A Fate Awaited Him at Home

On July 29, 1915, The London Advertiser reported, in one line, that Private Hugh Marshall, reg. no. 54266 had “Died of injuries sustained by motor car accident. Glasgow, July 22.”

London Advertiser. July 29, 1915.

Not much of an epitaph for a man and his life.

Born in Glasgow on November 10, 1883, he was a 31-year-old volunteer when he enlisted at Windsor, Ontario on cold day on January 12, 1915, with the 33rd Battalion. He was transferred to the 18th shortly after his enlistment to boost it complement to bring it to strength so it could ship overseas. Less than three months would pass and the now Private Marshall, of the 18th Battalion, would be in England and closer to his family in Scotland. Perhaps part of the motivation for this plumber in civilian life was the opportunity to visit his family again, a dream that may not have been realized for him if that had not been a war. Approximately 50% of the men of the 18th Battalion were born on the British Isles and this motivation was expressed once the Battalion arrived in England as there are many instances of men being absent without leave.

Private Marshall had ties in Scotland as he named his sister, Mrs. Jeanie Rennie, resident at 6 Ardgown Street, Glasgow as his next of kin. His father was still alive, but it appears that he had no permanent address and any communication to him was in care of his daughter. He also had a brother who lived in Dennistoun section of Glasgow.

Private Marshall, arriving in England along with the rest of the 18th began their training at West Sandling, Kent. On the 17th of July Private Marshall took leave to visit his family. This was a fateful decision, as evidenced by the news paper clipping printed in London. He was to die of the results of a motor vehicle accident, one day prior to his leave ending.

“RUN DOWN BY MOTOR

Canadian Soldier Fatally Injured.

A motor accident took place in Buchanan Street, Glasgow, at its intersection with Renfrew Street, by which a Canadian soldier on furlough received injuries which shortly afterwards proved fatal. It appears that the unfortunate man was crossing from west to east just as a motor car approached from the north. The driver, who was proceeding at a comparatively slow pace, blew his horn, and the soldier, first stopping, then got right in front of the car and was knocked down. He was seriously wounded about the head, and was immediately taken in the car to the Royal Infirmary, where his injuries were attended to. The unfortunate man, however, died shortly afterwards. A regimental pass found on the dead man stated the Driver Hugh Marshall (54266) [18th] Battalion C.E.F., had been granted furlough from the 17th to the 23rd inst. for the purpose of visiting his parents in Glasgow. The body was placed in the mortuary at the Royal Infirmary to await identification. Witnesses of the accident state that no blame whatever attaches to the driver of the motor car.”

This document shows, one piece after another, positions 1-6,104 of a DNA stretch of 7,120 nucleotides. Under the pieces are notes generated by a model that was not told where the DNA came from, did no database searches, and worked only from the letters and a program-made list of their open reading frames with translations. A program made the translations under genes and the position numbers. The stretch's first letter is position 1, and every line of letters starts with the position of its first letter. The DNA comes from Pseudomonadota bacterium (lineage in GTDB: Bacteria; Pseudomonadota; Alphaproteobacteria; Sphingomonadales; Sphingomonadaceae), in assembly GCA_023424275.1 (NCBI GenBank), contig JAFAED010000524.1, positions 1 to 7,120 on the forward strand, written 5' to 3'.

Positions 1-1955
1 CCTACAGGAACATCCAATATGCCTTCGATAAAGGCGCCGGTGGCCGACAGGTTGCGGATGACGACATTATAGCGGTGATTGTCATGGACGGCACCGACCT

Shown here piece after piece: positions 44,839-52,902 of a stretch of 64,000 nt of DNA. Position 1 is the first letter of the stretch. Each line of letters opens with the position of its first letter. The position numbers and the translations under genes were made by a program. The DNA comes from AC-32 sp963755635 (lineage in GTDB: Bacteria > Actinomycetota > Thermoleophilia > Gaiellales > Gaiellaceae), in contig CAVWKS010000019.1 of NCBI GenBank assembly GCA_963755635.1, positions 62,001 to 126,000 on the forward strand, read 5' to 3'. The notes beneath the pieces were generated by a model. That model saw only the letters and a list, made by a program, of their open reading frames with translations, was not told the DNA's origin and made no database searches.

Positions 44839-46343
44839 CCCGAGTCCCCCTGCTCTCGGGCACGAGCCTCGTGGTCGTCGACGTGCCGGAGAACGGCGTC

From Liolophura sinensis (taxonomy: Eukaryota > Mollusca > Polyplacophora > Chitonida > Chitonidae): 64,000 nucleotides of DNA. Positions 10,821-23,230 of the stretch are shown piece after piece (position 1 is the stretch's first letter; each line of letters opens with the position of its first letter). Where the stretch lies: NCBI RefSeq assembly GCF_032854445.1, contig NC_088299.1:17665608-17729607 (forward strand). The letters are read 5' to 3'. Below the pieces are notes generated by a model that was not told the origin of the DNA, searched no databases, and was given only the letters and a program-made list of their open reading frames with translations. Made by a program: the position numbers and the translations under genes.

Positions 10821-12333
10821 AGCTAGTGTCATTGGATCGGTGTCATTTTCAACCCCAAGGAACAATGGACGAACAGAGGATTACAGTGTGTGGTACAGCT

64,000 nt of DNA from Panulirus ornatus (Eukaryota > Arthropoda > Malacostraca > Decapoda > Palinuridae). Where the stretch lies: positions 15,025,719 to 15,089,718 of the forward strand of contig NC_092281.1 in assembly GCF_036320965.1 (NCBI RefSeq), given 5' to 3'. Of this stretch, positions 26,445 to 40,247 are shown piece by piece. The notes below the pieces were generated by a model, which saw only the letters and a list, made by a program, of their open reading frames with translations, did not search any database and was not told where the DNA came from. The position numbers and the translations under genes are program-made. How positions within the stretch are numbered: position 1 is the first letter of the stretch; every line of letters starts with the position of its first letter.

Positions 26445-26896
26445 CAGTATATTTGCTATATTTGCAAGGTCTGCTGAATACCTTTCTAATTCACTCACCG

The Coatbridge Leader. July 24, 1915.

The Royal Glasgow Infirmary. This section was constructed in 1914. By Daniel Naczk – Own work, CC BY-SA 4.0, httpscommons.wikimedia.orgwindex.phpcurid=90462552

Times have changed since the accident over 100-years ago. Renfrew and Buchanan Streets no longer meet as development of the Buchanan Galleries Shopping Mall has reconfigured the streets in that area. The Glasgow Royal Infirmary would have been approximately 1-mile away by road so the ability for medical care to be rendered for Private Marshall was only minutes away. Obviously, his injuries were beyond the medical care of that era and he was to die close to his home and kin. Not, as one would expect, much of a consolation to those that would mourn him.

Save for this and two other brief news articles, one would not know of Private Hugh Marshall, a single plumber from Windsor, Ontario.

He rests at the Sandymount Cemetery, 5 miles from where he died, in a single grave marked by a Portland Stone grave marker so typical those of 1,000 of his comrades of the 18th Battalion that populate the many cemeteries of England, France, and Belgium. The marker appears sad and alone in the cemetery. One wonders if anyone comes to stand beside it and remember this man.

With thanks for the contributions of the members of the 18th Battalion Facebook group and Lizbet Tobin, in particular, to which this article would not have been possible.

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